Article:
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Photography Workshops by Canon Northern Explorer of Light Christopher Dodds


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Entries in Dawn (3)



Snowy Owl DAWN SILHOUETTE Bubo scandiacus (Harfang des neiges) Quebec. Image Copyright ©Christopher Dodds All Rights Reserved. Canon EOS 1DsMKII, 500mm F4 IS ISO 250, F7.1 1/1600s Manual mode. CLICK HERE TO ORDER A PRINT OR LICENSE IMAGE FOR PUBLICATION.


I thoroughly enjoyed my trip with Chris photographing snowy owls.  

Chris’s knowledge of the location of the owls each day was key to all the participants getting great opportunities to photograph the owls.

What made the trip a great success for me was Chris’s easy and informative style in communicating camera settings and techniques for best results.

I would highly recommend a trip with Chris.

Ian Brennan Ireland

Learn more about my Snowy Winter Owl Workshops HERE.


Zambian Dawn

Straw-coloured Fruit Bat ZAMBIAN DAWN (Eidolon helvum) Kasanka National Park, Zambia. Image Copyright ©Christopher Dodds. Canon 1DX, 500mm F4 L IS, Tripod & Jobu Jr. 3 (with Deluxe Swing-arm upgrade) ISO 400 f/5 @ 1/2,000s Manual Mode. PURCHASE A PRINT or LICENSE IMAGE FOR PUBLICATION HERE.


I suppose I should call this post Zambian Dreams....

Seeing 7 million Straw Colored Fruit Bats return to their roost in Zambia was something I have wanted to do since I was about 8 or 9 years old after reading about it in one of the first National Geographic Magazines that I ever saw in the elementary school library. It was when I first imagined what it would be like to see the world as a nature photographer! Said to be the largest mamal migration on earth, this was the single most impressive natural history sight I have ever seen.

This is pretty much the image I have had in my head all those years; I always try to pre-visualize the images that I would most like to capture; sometimes they work, other times mother nature throws a curve-ball and they don't. I knew the money shot would be a wide shot with the treeline and the sunrise, but I didn't know I would use my 500mm lens to get it. It's always a good idea to bring a selection of equipment, even when you don't expect to use it.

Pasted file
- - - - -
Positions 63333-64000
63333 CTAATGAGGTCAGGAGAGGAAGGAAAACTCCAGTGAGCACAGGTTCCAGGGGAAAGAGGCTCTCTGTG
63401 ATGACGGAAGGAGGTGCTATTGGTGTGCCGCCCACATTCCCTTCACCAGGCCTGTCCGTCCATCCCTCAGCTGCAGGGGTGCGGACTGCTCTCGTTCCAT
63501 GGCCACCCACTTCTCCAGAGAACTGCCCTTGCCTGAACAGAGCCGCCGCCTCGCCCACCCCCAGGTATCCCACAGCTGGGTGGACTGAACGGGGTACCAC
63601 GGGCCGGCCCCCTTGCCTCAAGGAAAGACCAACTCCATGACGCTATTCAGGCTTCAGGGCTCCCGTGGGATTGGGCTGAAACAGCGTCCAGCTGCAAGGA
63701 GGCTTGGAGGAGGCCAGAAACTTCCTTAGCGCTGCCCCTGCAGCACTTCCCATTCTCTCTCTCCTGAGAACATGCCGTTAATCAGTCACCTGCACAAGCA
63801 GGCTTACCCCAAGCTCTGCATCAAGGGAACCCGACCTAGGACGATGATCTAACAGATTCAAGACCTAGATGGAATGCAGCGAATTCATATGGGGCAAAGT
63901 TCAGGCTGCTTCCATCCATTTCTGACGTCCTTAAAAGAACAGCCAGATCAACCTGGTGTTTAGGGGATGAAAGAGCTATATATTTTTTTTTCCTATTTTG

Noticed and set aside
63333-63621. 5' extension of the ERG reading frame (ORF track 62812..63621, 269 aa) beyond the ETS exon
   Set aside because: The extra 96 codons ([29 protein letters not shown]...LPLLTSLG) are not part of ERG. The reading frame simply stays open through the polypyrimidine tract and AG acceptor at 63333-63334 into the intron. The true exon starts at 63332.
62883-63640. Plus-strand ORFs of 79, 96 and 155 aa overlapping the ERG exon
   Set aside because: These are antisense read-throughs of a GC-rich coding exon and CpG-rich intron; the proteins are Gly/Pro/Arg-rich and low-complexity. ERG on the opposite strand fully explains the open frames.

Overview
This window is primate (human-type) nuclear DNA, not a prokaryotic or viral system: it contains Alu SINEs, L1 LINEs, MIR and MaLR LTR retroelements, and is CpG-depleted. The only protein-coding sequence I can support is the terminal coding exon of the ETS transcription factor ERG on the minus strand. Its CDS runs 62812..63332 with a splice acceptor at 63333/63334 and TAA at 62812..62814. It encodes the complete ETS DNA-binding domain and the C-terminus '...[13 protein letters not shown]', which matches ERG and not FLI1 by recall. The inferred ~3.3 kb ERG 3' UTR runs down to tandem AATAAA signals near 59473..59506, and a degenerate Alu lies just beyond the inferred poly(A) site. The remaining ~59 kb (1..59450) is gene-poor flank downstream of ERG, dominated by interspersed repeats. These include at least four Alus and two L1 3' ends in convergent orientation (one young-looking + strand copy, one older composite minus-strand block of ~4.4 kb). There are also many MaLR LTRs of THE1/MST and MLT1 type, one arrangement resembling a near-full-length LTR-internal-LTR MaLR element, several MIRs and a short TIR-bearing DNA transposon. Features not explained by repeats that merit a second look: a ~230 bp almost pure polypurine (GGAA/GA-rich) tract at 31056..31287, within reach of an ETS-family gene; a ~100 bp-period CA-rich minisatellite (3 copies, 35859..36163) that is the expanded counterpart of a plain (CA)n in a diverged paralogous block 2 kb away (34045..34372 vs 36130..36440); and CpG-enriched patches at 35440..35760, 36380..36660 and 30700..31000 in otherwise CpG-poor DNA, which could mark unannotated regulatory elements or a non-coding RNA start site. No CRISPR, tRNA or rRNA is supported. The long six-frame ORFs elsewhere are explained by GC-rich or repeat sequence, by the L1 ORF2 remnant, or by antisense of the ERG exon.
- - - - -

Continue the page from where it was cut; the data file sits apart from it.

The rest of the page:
Now back to the dreams; they can come true - wink.


About the Straw-coloured Fruit Bat

During November and December each year five to seven million straw-coloured fruit bats take up residence in one hectare of Kasanka National Park’s mushitu swamp forest.  Enticed by the abundance of such delicacies as musuku, mufinsa and the other wild fruits in the area, colonies of bats start arriving in late October. Straw-coloured fruit bats are identifiable by their pale, tawny fur and bright orange neck.  As with all fruit bats (alias flying foxes) they have dog-like facial features with small ears, large eyes and a long snout.  The wingspan of a straw-coloured fruit bat reaches 85-95cm making them the largest bat in Southern Africa. By day the bat colony roosts in the trees of the mushitu forest, packing themselves around branches and trunks which often break under the sheer weight of bats!  Daily life is not easy for the bats as many predators including raptors turn to a diet of bats for the two months that the colony is in residence. Fish eagles, martial eagles, vultures and numerous other raptors have been seen to take the bats in flight and from the roost.


Snowy Owl Silhouette & The Amazing Monarch: The Secret Wintering Grounds of an Endangered Butterfly